Tristan is a writer-ambassador for literacy non-profit Room to Read. He is currently working with producers to develop a number of his books for the screen. He’s excited by the future of storytelling and inspiring others to create. You can find out more about Tristan’s books, play games, watch videos, join his Young Writer’s StorySchool and help him try to change the world at tristanbancks.com
Susan Wyndham is a freelance journalist, book reviewer, event moderator, awards judge, and writer. She is a former literary editor of The Sydney Morning Herald and long-time journalist for the Herald and The Australian. Her books include Life in His Hands: the true story of a neurosurgeon and a pianist, and My Mother, My Father: on losing a parent.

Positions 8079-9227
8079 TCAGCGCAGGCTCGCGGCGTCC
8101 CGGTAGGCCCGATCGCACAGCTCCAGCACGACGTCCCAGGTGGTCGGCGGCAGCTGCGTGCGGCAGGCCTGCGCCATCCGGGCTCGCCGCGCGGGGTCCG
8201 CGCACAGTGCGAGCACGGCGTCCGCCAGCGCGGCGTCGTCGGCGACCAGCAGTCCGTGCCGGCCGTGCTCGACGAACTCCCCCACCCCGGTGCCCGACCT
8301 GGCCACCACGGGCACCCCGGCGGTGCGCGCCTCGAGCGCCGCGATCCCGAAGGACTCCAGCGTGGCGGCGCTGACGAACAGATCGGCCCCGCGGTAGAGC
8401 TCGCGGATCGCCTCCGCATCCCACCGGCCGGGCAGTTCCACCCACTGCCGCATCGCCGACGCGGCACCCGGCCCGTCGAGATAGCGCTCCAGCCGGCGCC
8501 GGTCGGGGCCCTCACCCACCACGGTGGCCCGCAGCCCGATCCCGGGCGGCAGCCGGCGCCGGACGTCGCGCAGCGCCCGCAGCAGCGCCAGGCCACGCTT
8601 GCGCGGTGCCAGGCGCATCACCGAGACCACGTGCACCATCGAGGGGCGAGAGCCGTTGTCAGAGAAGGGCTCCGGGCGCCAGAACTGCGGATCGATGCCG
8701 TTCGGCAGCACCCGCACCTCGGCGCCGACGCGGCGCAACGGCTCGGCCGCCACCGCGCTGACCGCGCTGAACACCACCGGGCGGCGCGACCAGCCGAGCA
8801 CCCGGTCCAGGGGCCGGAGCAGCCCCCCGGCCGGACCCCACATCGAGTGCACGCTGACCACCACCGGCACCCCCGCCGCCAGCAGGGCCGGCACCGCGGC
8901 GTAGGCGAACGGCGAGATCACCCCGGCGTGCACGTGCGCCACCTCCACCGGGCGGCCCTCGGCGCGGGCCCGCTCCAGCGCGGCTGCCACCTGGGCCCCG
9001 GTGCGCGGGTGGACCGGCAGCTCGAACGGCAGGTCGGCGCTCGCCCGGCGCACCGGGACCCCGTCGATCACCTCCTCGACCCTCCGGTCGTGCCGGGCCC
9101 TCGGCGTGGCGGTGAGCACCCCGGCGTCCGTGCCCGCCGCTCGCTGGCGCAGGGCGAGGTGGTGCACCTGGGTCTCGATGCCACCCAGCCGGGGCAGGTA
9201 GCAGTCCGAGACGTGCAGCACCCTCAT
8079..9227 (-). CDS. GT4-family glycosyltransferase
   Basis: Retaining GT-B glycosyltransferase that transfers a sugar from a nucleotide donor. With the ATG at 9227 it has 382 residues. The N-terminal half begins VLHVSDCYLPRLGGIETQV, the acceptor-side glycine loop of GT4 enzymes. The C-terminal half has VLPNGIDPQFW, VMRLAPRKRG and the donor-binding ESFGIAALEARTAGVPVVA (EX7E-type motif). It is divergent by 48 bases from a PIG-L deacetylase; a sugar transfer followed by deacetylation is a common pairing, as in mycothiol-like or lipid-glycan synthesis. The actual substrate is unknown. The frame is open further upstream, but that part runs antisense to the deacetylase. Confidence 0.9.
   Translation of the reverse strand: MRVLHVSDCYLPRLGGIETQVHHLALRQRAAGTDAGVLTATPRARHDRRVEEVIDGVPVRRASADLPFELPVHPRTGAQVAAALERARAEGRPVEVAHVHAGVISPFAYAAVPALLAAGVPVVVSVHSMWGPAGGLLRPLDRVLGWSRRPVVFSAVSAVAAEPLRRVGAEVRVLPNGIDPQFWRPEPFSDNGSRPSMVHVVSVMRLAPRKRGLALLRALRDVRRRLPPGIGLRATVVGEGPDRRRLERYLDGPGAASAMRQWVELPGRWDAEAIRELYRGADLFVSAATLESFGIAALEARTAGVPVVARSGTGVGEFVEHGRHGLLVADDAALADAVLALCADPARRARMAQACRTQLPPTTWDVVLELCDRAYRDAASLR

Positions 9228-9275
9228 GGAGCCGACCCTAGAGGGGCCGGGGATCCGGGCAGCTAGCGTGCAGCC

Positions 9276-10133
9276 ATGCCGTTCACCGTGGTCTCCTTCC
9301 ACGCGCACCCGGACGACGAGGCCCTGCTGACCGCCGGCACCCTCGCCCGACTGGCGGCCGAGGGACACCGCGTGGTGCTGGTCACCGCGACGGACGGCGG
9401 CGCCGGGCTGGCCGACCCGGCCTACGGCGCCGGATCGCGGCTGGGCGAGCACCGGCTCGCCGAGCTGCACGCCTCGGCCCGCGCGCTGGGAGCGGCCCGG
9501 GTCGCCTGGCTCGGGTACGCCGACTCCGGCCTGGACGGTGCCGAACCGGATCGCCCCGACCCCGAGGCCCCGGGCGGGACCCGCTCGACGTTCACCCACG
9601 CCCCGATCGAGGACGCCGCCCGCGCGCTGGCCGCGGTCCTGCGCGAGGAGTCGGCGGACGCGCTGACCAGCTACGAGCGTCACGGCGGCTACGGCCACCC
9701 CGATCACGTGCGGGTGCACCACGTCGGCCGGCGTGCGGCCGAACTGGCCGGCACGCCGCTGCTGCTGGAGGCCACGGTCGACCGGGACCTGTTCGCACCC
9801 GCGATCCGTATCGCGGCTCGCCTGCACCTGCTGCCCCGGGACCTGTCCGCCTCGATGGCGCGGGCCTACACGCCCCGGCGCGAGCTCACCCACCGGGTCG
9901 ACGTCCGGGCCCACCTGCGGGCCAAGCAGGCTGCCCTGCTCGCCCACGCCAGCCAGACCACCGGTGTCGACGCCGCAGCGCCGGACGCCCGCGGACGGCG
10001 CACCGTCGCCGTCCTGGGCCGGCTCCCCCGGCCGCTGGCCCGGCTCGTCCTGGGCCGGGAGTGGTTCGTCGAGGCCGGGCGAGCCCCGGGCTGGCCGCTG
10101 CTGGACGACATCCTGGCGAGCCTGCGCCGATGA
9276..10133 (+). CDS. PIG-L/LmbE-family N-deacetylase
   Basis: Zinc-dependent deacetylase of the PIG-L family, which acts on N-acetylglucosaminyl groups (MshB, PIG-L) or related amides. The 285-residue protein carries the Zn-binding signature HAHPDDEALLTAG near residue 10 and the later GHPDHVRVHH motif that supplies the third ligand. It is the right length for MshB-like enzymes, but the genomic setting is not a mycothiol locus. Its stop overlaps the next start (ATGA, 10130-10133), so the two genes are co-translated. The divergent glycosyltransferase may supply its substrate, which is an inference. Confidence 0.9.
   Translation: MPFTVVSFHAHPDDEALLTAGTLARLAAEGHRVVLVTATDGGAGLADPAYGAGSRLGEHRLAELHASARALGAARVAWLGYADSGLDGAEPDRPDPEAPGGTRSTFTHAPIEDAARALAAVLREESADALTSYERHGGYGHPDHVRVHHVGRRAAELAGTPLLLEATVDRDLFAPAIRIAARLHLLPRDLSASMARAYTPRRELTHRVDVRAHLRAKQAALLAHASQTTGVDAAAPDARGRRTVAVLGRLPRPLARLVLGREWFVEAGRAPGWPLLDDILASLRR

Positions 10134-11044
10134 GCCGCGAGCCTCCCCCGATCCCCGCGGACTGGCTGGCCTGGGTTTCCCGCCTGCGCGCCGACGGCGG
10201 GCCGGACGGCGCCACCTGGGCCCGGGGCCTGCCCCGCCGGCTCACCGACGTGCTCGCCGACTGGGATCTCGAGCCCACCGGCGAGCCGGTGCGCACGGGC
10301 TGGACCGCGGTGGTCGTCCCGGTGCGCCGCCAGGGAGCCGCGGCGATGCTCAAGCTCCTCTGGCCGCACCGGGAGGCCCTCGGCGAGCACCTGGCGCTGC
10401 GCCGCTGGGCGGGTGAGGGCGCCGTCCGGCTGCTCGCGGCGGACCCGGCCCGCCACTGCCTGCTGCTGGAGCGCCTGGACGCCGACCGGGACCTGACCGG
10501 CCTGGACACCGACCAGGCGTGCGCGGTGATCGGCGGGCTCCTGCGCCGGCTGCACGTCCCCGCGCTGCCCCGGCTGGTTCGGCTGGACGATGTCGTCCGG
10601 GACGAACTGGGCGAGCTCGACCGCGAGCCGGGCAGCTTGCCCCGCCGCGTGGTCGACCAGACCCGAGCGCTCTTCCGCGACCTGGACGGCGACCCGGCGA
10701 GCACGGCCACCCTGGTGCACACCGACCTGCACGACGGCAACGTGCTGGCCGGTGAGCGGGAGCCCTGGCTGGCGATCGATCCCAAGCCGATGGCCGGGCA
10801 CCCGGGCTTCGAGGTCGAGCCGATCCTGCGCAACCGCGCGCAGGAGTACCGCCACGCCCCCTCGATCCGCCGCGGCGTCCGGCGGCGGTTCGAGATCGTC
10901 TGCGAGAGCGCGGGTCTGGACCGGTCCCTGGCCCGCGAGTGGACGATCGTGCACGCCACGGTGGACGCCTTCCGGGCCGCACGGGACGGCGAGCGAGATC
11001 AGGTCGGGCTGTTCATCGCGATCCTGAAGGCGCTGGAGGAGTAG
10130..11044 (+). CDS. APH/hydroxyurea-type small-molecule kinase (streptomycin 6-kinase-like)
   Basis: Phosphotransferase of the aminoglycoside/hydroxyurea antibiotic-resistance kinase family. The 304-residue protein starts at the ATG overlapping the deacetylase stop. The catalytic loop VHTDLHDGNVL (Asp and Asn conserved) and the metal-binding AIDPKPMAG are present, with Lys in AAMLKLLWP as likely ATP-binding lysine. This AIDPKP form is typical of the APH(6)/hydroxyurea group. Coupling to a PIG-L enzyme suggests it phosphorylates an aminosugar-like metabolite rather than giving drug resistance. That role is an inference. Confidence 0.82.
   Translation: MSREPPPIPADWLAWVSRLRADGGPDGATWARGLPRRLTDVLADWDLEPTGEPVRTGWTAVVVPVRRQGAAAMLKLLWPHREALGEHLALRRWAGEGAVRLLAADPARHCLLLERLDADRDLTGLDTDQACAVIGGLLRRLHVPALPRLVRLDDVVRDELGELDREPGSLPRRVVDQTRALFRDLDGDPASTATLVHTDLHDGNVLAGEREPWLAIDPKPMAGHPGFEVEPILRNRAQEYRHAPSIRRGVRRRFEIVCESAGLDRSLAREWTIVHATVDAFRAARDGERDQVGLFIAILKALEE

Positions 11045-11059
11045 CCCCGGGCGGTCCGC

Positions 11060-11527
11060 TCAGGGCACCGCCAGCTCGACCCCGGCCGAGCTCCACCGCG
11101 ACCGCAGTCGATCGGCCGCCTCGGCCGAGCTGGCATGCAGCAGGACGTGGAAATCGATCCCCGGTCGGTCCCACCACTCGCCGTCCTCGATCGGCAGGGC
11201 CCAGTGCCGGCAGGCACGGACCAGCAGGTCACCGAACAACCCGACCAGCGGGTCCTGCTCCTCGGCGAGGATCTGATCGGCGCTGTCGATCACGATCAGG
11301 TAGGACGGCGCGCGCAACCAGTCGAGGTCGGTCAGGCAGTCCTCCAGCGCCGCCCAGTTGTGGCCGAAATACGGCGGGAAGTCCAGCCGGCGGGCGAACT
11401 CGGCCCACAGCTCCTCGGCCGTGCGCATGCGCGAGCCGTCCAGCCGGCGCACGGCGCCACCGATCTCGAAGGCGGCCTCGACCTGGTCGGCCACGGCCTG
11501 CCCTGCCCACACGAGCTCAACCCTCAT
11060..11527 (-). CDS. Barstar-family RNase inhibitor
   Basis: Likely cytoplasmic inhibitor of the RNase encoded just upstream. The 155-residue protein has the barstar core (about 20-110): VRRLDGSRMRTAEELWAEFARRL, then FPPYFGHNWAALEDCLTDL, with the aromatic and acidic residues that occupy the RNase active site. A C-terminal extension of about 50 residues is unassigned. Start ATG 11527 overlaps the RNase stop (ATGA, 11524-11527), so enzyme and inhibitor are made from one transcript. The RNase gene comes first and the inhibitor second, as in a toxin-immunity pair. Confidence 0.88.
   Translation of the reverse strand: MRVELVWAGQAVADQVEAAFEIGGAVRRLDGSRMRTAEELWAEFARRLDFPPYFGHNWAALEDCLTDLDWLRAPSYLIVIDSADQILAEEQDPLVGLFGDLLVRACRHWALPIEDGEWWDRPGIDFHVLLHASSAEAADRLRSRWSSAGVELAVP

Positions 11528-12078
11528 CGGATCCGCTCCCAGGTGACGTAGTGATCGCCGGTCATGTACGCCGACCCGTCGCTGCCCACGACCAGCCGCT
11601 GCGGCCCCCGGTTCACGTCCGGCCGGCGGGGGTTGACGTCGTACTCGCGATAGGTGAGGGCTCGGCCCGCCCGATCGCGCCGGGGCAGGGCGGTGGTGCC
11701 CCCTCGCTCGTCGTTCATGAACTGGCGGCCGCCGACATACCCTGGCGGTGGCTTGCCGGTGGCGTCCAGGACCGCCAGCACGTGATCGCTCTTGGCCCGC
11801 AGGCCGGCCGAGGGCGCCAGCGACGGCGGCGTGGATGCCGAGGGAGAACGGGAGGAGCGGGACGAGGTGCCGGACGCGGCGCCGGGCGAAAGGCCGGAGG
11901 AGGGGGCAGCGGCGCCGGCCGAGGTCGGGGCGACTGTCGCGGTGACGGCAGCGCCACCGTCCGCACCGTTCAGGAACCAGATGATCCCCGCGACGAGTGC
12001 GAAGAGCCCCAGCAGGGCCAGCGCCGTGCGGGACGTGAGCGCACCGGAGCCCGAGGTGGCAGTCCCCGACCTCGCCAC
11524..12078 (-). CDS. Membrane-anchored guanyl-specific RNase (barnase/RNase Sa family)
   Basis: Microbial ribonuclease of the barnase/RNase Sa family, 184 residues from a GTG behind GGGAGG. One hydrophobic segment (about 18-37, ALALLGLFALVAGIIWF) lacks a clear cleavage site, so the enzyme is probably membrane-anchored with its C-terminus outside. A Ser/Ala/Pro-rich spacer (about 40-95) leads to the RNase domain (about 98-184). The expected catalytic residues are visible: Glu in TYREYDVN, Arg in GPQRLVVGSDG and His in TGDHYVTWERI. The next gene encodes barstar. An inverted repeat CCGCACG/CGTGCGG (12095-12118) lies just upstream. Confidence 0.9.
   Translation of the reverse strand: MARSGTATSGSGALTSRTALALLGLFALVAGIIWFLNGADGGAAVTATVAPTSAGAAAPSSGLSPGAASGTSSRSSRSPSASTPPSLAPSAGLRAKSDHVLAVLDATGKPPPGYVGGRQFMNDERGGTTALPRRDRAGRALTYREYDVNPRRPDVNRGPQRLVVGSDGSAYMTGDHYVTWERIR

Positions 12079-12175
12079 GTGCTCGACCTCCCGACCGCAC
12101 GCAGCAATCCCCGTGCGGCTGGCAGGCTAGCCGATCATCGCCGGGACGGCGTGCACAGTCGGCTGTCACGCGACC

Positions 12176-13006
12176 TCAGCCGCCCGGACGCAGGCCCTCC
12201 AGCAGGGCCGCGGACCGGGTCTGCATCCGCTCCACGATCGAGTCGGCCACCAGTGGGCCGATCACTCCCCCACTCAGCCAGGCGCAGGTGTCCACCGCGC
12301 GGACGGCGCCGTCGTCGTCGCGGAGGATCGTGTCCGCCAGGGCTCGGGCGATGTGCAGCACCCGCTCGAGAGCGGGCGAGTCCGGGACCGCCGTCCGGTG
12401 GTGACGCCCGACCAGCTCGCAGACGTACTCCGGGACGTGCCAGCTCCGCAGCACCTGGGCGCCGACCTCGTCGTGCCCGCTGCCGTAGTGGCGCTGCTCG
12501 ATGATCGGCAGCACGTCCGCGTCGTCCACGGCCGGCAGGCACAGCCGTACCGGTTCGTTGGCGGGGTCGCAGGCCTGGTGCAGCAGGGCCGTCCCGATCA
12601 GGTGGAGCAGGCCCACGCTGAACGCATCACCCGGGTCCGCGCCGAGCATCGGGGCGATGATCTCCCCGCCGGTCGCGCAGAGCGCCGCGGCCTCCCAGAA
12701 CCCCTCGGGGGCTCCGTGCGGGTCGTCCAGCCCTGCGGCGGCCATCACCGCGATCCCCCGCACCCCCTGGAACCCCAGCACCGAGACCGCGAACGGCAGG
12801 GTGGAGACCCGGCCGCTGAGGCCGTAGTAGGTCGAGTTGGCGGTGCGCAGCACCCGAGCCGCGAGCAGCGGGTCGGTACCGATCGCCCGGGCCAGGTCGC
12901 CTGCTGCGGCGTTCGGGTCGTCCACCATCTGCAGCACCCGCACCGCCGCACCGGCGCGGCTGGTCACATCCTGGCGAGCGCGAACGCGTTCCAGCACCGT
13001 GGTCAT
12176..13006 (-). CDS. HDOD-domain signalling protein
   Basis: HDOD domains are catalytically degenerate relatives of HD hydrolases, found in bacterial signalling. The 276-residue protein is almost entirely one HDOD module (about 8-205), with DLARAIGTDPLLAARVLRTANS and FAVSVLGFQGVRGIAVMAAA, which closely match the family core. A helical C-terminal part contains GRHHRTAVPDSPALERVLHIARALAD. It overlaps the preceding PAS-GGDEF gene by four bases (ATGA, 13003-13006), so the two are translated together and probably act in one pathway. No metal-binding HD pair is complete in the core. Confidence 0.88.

Sarah was a journalist at the ABC where she won a Walkley Award. She’s written three novels, including Salt Rain which was shortlisted for the Miles Franklin Award. Big Magic is her first novel for children and its sequel will be out in 2023. She lives in Mullumbimby with her partner, the writer, Alan Close and their young daughter.
Matthew Condon has been a journalist for more than 30 years, and for almost a decade has been investigating crime and corruption in Queensland. He interviewed disgraced former Queensland Police Commissioner Terry Lewis for over three years and had exclusive access to Lewis’ private papers. That research became Condon’s bestselling true crime trilogy – Three Crooked Kings, Jacks and Jokers and All Fall Down.